Marion Barry: Rest In Peace

I was saddened to hear about the passing of Marion Barry this weekend.  Marion was the Mayor of the District of Columbia while I was a student at Howard University.  He was an ardent supporter of Civil Rights for African Americans whose personal struggles were also a part of his legend.  He affectionately earned the term Mayor for Life.  He was currently serving as a City Councilman when he died of natural causes.  He had just checked out of Howard University Hospital before he passed.

Marion Barry had his share of personal troubles to go along with his public accomplishments.  He was famously caught on camera inhaling from a crack pipe after meeting a woman in a hotel room.  He has been interviewed about his supposed drug use but would never submit to a urinalysis.  He was at the helm as DC suffered through a crack and love boat epidemic.  He always engendered a sense of civic pride in his supporters.  Currently, DC is undergoing a major building boom.  Also, the term Chocolate City seems to be a misnomer as the population has changed drastically.

I respect any leader who cut his or her teeth during the 1960's.  Some of the liberties that I take for granted were paid for with the blood of many fearless civil rights activists.  Marion Barry was the first Chairman of the Student Non-Violent Coordinating Committee.  He was also an advocate for home rule for the District of Columbia.  I did not know that he was shot during an uprising of Hanafi Muslims in DC.  His breadth of participation in DC politics should be the basis for an undergraduate course on community organizing.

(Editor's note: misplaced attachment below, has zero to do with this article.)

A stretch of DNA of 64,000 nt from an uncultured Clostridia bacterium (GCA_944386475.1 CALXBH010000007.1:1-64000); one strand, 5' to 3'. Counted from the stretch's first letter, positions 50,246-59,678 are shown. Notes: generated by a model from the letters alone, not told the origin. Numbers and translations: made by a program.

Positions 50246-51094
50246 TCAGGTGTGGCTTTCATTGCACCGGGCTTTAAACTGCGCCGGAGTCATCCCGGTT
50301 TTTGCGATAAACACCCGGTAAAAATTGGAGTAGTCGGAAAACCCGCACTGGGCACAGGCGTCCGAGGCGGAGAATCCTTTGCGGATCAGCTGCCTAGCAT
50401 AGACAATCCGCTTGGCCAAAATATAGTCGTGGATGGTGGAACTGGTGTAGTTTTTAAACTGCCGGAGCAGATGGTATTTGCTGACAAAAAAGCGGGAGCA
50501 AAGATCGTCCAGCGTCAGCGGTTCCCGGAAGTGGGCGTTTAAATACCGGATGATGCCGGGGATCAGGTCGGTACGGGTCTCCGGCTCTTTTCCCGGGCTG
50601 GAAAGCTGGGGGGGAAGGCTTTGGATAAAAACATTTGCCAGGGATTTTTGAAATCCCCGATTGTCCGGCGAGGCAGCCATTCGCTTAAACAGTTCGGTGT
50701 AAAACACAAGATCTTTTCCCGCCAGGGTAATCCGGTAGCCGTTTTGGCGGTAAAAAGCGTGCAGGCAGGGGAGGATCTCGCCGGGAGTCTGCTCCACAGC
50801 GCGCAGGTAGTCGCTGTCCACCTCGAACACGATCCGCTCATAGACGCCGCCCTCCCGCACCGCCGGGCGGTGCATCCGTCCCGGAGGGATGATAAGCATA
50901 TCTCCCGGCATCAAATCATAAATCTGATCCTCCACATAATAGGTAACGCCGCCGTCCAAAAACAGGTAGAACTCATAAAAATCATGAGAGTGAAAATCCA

He was an excellent orator.  I might put him a step below Jesse Jackson but on par with Walter Fauntroy.
Reminiscing about Marion Barry makes me also think of the Junk Yard Band.  These young guys could mesmerize a crowd in DC with buckets and pans.  Marion Barry represented the mighty and the street corner musicians.  As he has transitioned at 78 years of age, I wish his Family comfort in knowing that he was a leader who overcame personal struggles to leave an indelible imprint in American history.

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